The Washington Post has recently released a series of email correspondences of National Institute of Allergy and Infectious Diseases (NAID) director Dr. Anthony Fauci.

866-page-long collection of emails was obtained under a Freedom of Information Act request and contains Fauci’s written exchanges with various key figures during the first months of the pandemic in the U.S.

The Washington Post described the correspondence as an ‘opening of a window to Fauci’s world’ during the early stages of the crisis, adding that the main Fauci’s preoccupation at a time was to ‘bring coherence’ to the U.S. pandemic response.

The newspaper particularly pointed out that Fauci reacted to the tendencies of then-President Donald Trump to ‘minimize the severity of the coronavirus.’


The newspaper recalled that Fauci, who started his term during the AIDS crisis in the 80s, is now serving under the seventh different U.S. President.

The media outlet stressed that ‘many Republicans’ view the famous immunologist as having a significant role in bringing Joe Biden, the last of the seven presidents, into the White House.

The newspaper even cited Fauci’s characterization of the messages that were coming out of the White House under Trump as ‘confusing.’

The controversy around Fauci’s role

Fauci was not exempt from criticism surrounding his role in the U.S. response to the pandemic.

Many commentators talked about the NAID director’s confusing recommendations about COVID-19 masks and his inefficient handling of the vaccine roll-out.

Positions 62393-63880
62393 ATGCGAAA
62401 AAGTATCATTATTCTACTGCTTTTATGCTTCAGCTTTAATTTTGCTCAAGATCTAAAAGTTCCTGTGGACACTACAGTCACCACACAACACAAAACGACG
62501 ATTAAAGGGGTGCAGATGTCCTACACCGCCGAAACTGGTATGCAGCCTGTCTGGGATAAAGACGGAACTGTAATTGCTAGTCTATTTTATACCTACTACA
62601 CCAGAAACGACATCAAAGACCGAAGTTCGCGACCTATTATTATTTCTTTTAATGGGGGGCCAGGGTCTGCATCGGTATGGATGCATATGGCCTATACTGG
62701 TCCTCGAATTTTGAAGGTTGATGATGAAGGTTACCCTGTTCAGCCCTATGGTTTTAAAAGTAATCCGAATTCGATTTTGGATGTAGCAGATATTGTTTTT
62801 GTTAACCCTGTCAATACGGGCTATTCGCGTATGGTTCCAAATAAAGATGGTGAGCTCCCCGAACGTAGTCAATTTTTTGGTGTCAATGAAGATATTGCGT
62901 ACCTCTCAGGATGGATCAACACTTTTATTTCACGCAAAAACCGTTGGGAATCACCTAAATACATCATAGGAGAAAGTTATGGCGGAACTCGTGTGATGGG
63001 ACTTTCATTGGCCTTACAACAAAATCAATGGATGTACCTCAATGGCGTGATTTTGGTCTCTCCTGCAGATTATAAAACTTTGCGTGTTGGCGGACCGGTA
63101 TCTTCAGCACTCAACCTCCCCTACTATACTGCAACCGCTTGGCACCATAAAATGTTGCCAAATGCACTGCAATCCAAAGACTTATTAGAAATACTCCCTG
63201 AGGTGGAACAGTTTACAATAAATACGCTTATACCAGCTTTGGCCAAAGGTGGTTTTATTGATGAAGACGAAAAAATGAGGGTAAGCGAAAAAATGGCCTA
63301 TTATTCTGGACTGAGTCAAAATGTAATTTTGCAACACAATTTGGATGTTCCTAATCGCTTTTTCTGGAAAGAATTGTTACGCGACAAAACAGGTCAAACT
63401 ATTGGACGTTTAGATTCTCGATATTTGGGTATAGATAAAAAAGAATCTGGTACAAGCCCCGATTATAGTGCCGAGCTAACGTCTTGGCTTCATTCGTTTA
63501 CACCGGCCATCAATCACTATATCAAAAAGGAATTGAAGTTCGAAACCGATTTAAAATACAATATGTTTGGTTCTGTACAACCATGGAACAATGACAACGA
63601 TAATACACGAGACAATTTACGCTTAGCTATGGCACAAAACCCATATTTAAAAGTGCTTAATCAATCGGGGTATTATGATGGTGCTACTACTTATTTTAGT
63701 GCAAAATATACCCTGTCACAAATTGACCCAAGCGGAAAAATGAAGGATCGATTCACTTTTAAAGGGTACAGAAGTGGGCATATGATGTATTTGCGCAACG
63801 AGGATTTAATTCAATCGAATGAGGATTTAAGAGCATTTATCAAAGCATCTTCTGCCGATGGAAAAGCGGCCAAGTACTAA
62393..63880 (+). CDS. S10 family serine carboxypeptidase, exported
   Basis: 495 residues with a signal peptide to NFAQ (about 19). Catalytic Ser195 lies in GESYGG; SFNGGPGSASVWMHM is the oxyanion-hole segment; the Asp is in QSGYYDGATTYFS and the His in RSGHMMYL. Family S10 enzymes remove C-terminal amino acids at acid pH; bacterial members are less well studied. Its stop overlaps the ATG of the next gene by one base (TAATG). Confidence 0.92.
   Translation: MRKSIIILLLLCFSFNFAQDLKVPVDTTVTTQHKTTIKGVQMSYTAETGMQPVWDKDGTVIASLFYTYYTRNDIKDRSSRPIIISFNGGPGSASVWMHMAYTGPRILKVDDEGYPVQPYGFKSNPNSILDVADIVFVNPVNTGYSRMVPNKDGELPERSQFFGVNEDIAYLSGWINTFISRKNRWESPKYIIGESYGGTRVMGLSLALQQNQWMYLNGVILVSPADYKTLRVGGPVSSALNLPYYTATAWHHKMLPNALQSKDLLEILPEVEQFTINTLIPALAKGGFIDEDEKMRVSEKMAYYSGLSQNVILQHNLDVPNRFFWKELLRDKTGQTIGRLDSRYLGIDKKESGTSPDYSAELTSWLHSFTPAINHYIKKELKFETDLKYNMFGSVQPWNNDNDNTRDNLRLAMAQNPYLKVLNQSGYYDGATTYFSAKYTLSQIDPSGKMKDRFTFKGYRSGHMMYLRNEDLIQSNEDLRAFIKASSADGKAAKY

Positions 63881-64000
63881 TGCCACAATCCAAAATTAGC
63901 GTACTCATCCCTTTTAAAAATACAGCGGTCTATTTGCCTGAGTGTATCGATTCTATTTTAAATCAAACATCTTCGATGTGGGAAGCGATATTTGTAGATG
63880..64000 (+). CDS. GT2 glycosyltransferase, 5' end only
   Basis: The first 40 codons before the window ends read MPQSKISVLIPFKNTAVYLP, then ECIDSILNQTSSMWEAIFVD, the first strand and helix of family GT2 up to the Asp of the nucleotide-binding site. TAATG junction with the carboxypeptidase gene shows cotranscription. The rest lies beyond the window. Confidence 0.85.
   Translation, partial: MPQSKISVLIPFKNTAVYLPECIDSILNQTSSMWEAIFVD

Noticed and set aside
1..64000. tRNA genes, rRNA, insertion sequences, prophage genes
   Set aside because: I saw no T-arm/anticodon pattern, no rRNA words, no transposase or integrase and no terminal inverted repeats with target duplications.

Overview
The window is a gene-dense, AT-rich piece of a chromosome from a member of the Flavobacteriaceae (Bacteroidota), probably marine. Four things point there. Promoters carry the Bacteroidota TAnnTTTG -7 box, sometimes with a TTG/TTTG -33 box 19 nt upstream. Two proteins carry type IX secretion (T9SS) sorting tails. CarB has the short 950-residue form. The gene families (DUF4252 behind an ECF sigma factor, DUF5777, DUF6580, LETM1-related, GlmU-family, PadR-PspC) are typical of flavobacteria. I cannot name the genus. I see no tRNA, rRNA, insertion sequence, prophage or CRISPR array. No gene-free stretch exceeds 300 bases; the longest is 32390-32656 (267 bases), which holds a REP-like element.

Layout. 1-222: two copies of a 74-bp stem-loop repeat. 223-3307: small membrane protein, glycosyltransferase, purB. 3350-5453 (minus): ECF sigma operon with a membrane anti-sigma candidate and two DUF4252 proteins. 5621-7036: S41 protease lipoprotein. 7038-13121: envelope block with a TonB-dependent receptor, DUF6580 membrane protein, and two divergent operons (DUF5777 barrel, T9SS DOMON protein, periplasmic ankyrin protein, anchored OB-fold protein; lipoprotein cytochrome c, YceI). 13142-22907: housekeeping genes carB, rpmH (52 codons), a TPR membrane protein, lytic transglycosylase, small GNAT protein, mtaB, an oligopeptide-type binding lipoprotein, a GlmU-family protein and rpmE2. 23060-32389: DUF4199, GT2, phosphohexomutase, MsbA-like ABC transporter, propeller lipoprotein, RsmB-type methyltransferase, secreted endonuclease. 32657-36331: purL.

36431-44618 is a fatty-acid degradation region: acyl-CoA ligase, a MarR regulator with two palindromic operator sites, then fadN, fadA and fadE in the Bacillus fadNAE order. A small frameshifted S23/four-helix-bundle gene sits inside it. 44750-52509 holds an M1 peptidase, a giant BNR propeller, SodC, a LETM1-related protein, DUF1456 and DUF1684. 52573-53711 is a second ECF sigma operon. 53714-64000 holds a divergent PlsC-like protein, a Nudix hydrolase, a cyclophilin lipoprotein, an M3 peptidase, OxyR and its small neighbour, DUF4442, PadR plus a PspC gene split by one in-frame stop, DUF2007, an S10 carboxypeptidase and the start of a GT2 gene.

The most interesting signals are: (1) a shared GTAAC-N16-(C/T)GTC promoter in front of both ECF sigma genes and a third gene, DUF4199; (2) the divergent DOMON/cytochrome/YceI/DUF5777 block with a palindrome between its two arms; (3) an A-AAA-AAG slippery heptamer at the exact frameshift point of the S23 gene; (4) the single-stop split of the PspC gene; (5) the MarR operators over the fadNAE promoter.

But, after the exposé of Fauci’s emails, several conversations were particularly addressed by Fauci’s critics.

The first is the one with Dr. Peter Daszak, the president of the non-profit EcoHealth Alliance.

Daszak is believed to be involved in the gain-of-function research in the Wuhan lab in China. These sorts of research involve a purposeful modification of the pathogen to increase its virulence and transmissibility.

Fauci’s correspondence with Daszak only elevated already existing suspicions of the famous immunologist’s own involvement in these sorts of unethical research.

Another Fauci’s correspondence that sparked controversy among his critics was with George Gao, a director of the Chinese version of the Centers for Disease Control and Prevention (CDC).


What particularly irritated Fauci’s critics was the NAID director’s friendly conversation with Gao, despite evidence about China’s intentional minimization of the severity of the COVID-19 disease and lies about national statistics.

Finally, some commentators did not like an email from Janet Tobias, Ikana Health Media CEO, who approached Fauci to discuss a documentary about the famous immunologist’s life.

Given that the message was sent in April 2020, Fauci’s critics asked how the NAID director deserved to have a movie about his life when the pandemic just began, and its outcome seemed anything but certain.